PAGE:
Tag Archive | news

Pickton victim’s mom did her own detective work

Lynn Frey after her testimony at the Missing Women Inquiry yesterday. She recalled how she did her own investigation to search for stepdaughter Marnie, who went missing in 1997.
“They just didn’t give a damn.”That’s what Lynn Frey said she felt when she sought the help of the RCMP and the Vancouver police after she reported her stepdaughter Marnie’s disappearance in 1997.Marnie was one of dozens of women who ended up at Robert Pickton’s pig farm in Port Coquitlam. Pickton, 62, is serving a life sentence for the murder of six, including Marnie Frey.

Prostitution ‘tolerance zones’ reflected aims of law, Pickton inquiry told

Women sing and chant outside of the missing women inquiry in downtown Vancouver, Tuesday, Oct. 11, 2011. Commissioner Wally Oppal has opened hearings to examine why police failed to stop Robert Pickton as he murdered impoverished sex workers from Vancouver's Downtown Eastside. - Women sing and chant outside of the missing women inquiry in downtown Vancouver, Tuesday, Oct. 11, 2011. Commissioner Wally Oppal has opened hearings to examine why police failed to stop Robert Pickton as he murdered impoverished sex workers from Vancouver's Downtown Eastside. | Jonathan Hayward/The Canadian Press

by Robert Matas

Police efforts to move prostitutes out of residential neighbourhoods and into dark isolated areas of the Downtown Eastside reflected the intention of Canada’s laws on prostitution, the Pickton inquiry heard Thursday.

In cross-examination by police lawyer Tim Dickson, criminologist John Lowman told the inquiry that the current law on prostitution, upheld by the Supreme Court of Canada in 1990, was intended to make prostitution less visible. Residents objected to the activity on their street. The police responded by pushing women to other neighbourhoods.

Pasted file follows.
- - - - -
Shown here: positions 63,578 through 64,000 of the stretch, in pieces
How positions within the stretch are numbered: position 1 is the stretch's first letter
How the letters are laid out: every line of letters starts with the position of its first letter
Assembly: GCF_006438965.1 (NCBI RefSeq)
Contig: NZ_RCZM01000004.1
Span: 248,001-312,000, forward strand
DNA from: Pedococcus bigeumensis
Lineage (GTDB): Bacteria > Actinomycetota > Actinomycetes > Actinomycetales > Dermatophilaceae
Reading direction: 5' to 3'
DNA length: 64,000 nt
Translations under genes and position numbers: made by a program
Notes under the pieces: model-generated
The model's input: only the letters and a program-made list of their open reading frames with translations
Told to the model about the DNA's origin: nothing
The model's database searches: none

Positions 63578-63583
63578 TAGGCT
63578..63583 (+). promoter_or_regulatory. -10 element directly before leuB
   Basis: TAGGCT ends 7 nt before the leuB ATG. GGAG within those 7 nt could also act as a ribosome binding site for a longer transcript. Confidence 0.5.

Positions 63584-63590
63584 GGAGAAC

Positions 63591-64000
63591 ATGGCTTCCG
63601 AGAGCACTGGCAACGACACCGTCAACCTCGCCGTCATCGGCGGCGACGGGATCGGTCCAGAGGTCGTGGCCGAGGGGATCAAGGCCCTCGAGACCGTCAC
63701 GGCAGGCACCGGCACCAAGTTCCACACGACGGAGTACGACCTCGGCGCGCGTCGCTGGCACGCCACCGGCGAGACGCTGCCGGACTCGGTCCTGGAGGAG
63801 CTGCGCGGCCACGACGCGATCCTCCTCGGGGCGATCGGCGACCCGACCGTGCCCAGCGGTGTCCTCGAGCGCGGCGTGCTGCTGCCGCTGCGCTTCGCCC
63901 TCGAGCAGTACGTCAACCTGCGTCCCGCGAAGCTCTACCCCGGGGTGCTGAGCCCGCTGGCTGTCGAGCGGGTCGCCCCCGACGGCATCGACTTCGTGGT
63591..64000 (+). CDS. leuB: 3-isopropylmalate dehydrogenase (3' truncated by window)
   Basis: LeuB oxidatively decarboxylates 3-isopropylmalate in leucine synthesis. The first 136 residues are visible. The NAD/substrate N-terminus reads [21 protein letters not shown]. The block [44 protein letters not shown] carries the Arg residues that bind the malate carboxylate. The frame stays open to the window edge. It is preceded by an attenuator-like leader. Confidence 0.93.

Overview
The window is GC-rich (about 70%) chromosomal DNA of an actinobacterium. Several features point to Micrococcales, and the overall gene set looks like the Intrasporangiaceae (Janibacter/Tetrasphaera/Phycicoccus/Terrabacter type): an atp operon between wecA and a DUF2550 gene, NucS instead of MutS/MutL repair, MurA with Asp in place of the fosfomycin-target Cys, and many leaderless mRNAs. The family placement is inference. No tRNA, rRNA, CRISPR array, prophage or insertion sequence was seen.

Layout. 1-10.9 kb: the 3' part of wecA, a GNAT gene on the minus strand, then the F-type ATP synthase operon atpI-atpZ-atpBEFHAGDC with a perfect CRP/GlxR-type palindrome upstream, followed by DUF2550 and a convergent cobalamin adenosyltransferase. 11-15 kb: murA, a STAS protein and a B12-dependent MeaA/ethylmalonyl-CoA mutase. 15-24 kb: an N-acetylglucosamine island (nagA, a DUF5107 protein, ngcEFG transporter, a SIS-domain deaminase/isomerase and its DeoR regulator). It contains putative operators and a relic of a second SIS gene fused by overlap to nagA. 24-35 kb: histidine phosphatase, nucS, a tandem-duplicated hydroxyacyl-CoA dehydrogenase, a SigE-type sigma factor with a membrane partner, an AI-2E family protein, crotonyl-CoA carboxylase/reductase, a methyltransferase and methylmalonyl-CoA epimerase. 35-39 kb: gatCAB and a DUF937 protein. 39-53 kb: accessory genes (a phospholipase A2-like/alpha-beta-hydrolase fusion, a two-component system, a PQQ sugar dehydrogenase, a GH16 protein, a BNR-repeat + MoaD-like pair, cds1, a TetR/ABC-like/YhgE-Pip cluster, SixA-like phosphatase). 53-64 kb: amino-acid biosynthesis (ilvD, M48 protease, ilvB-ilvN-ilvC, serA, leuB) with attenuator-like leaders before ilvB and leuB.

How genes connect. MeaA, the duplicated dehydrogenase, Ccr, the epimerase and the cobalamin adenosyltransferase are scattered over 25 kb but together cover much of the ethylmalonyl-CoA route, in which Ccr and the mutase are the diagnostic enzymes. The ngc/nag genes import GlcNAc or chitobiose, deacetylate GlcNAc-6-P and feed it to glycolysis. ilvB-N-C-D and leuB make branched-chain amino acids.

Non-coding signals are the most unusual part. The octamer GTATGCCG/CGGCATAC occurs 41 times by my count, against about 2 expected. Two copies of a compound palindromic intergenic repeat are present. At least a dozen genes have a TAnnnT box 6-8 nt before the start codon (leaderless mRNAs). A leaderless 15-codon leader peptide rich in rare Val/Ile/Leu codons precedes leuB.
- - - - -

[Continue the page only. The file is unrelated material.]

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Why anti-john laws don’t work

A young woman works the corner of Gerrard and Jarvis Streets. (Oct. 21, 2009)

The Ontario Court of Appeal is due to release its decision on the constitutionality of Canada’s criminal laws around adult prostitution. Last year, the Ontario Superior Court of Justice struck down these laws, finding that they significantly contribute to danger for sex workers. If the current laws are unconstitutional, what comes next for the regulation of prostitution in Canada?

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Anti-prostitution laws targeted at Pickton inquiry, not failed police probe

VANCOUVER – Canada’s prostitution laws have quickly become the focus of the public inquiry into the Robert Pickton case, not the police investigation that failed for years to catch the serial killer.

Yet another witness Tuesday questioned the wisdom of making sex work a crime.

Kate Shannon echoed earlier testimony that the law and the police officers who enforce it have made life more dangerous for the poor, drug-addicted prostitutes in Vancouver’s Downtown Eastside, where Pickton hunted for his victims until he was arrested in 2002.

Shannon, a researcher with the B.C. Centre for Excellence in HIV/AIDS, said police tactics designed to enforce the law push sex workers into dangerously isolated areas, which significantly increases the risks they face.

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